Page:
FROM THE ARCHIVES: Lack of Photos Is An Egregious Faux Pas in the Web Design World     MARKETING SNIPPETS: Life is what we make it, always has been, always will be. -Grandma Moses     GRANNYISM #29: Don't swallow your gum.~via SweetLeaf

UPDATE: DaylightViewfinder is no longer a live web site. But, I'm leaving the article here as it has some good information in it about a few things -- RocketTheme, entrepreneurship, iPhone and app marketing, etc. Regarding app marketing in particular, I'd written up another article on this topic -- here -- that you may be interested in.

I'm really excited to show off www.DaylightViewfinder.com, the new web site and home of Daylight Viewfinder, an iPhone eyepiece and app that allows people to take photos more easily while standing in bright sunlight or other high-glare situations (such as in the snow, at the beach, etc.). This project is a bit unusual for me, as it's not simply a web site built for a client; in this case, Marketing Portland is the official marketing agency for Daylight Viewfinder.

So, let me tell you a little about this product. The inventor, Paul Anderson, is an engineer. He's invented and patented some really amazing things. This one was inspired, as are so many inventions, by his own experiences. In this case, Paul found himself having a tough time seeing the iPhone screen while trying to take some photos up on Mt. Hood (a snowy, high-glare area). Let's face it: iPhones are great, and take super pics, but the screens aren't always easy to see in every situation. So, Paul invented an eyepiece that attaches to the iPhone via a suction mechanism. And his son Jay coded the accompanying app (available free in the app store), which shrinks the image and places it beneath the eyepiece. The eyepiece is like a little jewelr's lupe, and magnifies the image.

Thanks to Apple's retina display, the image beneath the eyepiece is sharp -- and now people can take those bright outdoor shots with significantly more ease.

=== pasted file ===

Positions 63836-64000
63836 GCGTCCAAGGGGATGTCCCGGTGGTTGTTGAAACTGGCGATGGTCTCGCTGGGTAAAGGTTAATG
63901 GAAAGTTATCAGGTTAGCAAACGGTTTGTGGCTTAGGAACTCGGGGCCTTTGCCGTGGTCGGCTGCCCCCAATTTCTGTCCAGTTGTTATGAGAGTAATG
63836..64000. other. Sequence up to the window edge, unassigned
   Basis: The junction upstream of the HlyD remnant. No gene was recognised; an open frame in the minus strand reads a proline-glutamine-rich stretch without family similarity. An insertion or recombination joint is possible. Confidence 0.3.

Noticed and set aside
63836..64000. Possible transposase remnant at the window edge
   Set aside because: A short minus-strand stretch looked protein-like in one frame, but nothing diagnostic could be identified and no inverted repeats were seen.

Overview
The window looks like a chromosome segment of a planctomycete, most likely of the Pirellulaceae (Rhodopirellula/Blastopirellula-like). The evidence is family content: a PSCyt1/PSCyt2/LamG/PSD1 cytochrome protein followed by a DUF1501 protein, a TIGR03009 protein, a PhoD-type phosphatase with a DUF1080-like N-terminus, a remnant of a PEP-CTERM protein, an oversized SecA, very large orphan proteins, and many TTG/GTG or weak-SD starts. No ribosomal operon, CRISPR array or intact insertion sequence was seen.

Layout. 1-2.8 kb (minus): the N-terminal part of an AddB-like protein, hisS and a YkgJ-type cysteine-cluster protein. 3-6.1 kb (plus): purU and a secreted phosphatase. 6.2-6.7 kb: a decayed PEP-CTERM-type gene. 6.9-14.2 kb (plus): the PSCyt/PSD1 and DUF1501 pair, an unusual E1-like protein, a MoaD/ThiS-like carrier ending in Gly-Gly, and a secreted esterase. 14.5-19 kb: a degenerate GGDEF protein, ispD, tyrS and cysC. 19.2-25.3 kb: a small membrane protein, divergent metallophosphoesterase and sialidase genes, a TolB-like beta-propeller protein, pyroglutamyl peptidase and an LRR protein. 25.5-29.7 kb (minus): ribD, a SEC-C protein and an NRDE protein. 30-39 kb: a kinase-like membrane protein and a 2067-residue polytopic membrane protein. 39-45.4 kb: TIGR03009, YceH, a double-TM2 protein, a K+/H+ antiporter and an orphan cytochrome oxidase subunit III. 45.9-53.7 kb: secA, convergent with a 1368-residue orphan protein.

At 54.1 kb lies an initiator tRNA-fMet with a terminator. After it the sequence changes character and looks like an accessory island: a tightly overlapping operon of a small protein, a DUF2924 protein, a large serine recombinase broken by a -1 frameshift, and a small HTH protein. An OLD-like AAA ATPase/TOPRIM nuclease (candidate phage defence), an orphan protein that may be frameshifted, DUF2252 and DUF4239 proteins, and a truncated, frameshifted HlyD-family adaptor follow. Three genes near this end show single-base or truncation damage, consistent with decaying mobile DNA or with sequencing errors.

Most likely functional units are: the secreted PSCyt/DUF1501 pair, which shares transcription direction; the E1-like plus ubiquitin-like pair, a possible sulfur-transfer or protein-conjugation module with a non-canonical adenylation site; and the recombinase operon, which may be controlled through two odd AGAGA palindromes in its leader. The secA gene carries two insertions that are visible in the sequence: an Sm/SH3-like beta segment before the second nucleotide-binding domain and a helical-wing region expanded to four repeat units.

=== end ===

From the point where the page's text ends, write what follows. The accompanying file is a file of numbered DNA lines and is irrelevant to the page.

As for the web site, we selected the Fracture template from RocketTheme. Fracture is written on RT's newest Gantry framework; it's fully responsive, and looks great on mobile devices (which, obviously, was fairly important in this case). We did a few modifications for iPhone, nevertheless. Of note to developers, I happened to discover that the "hidden-phone" class does not in fact work everywhere on this (and presumably other) RT templates that feature this class -- at least, not if you pass such class to Joomla as a module class sufix via the back-end module controls. I won't geek out too much here, but for anyone having trouble getting a RocketTheme slideshow module to hide for small-width displays like phones, perhaps this thread will shed some light on it for you.

I'm looking forward to seeing how this venture pans out for me. As I've said in the past, I'm not always 100% in the traditional box when it comes to client service. From time to time, if I like a deal or a proposal, I'll actually make an investment in it -- not a monetary investment, but perhaps an investment of time, resources, and other marketing expertise. There are, after all, other ways to be paid for one's services, such as a cut of the back end. On the other hand, I find myself saying "thanks but no thanks" more and more these days, too.

But, for this item, I truly believe it's got great potential. So, I'm making an investment in it, and hope to watch it find success. After all, I may not live in the sunniest place in the world, but it's easy to imagine the millions of iPhone users who likely need this product -- beachgoers, skiiers, real estate agents who are increasingly using iPhones for their outdoor property photos, iPhone photography enthusiasts, photographers, gadget junkies, nature photographers, any coastal or mountain-area residents... It's got quite a huge market!

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